And I would guess that already puts some heat on first-time DL coach Austin Clark. Most of the defensive line returned this season, and the line that Mike Phair put together last season was significantly better, I'd say. So I'd say the coach with the most heat on him as we approach Big Ten play is clearly Austin Clark. Have to manufacture a pass rush out of the materials we have.

+ Really great game from MJ Rivers, all things considered. 20-29 from a true freshman? Impressive.

I went back and looked at my Rivers write-up from the big football preview back in August. Here's what I said:

On the flipside here, let's talk about MJ Rivers. If we're just looking at raw talent - natural resources, as I like to call it - Rivers is to the arm what Cam Thomas is to the feet. He's the most natural thrower of the five QBs. I'll say it this way, even though it might make you cringe, but hear my point for what I'm saying: if Bill Cubit was the offensive coordinator, I think MJ Rivers would be the starting QB. Cubit was a sucker for a tall QB with a good throwing motion and thought he could build the rest around that. That's what MJ Rivers brings.

So if we were ranking "arm," Rivers would be #1. It's not a Juice arm or even a Lunt arm, but it's an "effortless throwing motion" arm. There's about 73 other things he needs before he's ready to start a game in the Big Ten, but it's a start.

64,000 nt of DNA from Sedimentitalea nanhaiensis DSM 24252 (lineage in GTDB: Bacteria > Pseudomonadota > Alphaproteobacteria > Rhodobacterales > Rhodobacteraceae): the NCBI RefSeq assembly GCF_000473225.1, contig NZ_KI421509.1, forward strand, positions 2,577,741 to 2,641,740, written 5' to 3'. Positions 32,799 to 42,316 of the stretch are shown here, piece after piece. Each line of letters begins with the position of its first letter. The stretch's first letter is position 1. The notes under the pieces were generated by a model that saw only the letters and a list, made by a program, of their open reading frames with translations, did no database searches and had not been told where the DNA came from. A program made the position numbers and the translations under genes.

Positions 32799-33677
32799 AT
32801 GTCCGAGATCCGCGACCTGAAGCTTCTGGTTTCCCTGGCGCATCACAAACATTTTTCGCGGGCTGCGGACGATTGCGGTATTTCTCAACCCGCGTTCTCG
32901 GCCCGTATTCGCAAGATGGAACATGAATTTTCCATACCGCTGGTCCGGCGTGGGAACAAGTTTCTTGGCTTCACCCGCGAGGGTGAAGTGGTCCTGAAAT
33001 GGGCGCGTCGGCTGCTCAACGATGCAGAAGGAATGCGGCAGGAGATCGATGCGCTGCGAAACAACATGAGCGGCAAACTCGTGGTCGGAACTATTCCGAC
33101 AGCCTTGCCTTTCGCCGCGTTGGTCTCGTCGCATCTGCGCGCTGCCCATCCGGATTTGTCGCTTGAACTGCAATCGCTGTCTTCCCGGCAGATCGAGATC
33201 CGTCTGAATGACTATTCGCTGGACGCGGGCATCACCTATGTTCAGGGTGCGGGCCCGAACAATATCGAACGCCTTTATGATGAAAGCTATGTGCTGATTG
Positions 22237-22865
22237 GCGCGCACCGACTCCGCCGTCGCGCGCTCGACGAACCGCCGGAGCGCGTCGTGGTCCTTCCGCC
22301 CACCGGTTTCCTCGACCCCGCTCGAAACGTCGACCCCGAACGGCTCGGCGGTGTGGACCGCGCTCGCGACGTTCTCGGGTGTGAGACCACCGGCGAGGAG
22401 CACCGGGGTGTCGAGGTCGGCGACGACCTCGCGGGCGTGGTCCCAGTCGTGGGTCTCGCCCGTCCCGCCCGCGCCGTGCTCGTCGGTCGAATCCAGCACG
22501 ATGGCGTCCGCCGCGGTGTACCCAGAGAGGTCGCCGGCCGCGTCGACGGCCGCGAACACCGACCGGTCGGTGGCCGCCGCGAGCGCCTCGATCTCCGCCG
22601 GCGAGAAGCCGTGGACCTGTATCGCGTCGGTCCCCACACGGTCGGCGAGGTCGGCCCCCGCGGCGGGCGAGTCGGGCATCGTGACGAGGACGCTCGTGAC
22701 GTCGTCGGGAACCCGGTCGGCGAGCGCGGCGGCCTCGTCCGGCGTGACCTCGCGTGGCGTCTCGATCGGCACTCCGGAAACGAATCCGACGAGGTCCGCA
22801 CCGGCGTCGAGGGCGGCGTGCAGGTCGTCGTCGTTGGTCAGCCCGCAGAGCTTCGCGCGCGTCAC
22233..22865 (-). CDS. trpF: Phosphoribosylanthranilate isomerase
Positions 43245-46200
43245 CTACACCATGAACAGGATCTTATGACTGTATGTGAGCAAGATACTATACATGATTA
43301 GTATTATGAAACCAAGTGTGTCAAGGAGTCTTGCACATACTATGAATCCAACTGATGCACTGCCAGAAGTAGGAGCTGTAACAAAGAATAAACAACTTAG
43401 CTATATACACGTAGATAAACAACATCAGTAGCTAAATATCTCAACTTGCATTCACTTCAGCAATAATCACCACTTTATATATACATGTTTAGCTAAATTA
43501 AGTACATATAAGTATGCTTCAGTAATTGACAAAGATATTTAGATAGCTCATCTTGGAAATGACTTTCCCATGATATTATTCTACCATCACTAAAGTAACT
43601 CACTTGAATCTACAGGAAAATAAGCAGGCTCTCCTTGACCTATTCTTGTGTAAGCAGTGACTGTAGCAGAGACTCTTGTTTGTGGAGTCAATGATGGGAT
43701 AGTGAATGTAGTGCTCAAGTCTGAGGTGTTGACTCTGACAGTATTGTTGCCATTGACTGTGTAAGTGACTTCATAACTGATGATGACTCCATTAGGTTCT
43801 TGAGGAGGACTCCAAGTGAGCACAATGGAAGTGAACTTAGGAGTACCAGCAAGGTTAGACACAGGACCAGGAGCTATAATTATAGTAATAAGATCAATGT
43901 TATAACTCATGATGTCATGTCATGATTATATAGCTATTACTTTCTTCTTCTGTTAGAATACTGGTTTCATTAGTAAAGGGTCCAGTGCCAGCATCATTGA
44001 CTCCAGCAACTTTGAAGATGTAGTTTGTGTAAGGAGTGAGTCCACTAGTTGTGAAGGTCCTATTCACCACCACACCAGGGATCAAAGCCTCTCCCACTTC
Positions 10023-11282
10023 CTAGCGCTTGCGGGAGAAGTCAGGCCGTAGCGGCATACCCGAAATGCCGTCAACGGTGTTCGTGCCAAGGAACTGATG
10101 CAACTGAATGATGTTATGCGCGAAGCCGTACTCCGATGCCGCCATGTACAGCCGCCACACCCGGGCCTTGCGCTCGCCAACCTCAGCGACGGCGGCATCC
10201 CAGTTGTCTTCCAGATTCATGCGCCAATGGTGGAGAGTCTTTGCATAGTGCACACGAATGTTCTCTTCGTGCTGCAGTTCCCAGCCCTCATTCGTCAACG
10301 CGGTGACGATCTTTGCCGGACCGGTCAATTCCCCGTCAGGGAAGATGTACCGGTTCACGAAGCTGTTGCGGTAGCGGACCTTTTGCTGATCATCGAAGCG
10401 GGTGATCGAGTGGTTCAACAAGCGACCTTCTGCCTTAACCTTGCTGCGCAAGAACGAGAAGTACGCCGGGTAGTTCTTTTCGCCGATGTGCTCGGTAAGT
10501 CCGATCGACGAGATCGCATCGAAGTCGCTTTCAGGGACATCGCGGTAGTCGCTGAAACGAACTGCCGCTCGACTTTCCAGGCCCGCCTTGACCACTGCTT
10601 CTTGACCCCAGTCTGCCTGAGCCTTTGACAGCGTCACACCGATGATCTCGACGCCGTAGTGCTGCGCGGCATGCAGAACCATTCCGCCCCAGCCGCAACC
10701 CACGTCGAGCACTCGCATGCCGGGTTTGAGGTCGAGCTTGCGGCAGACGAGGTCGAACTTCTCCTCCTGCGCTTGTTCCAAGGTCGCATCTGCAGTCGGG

Running the ball? I'd rank him fifth of the five QBs. What could Rod Smith do with the "best" arm and the "worst" feet? Not sure. He'd have to restructure the offense a bit. But that's what Rivers brings.

Which means I'm still adjusting to the coaches choosing Rivers as the backup. I thought I had the Rod Smith offense figured out, but I obviously don't. I figured they would absolutely go with the best runner in every situation, but this is the second game where the offense was led by the best passer off the bench. I know, I know - crazy statement. "They chose the best passer to play quarterback". I really did think they'd make those decisions based on what the QB can do running the ball.

+ The biggest concern remains the same: yards. We gave up 626 yards today. Take away USF's missed field goals, 14 penalties, and two turnovers and 626 probably translates into 54 points. Instead, with all of that, 25 points.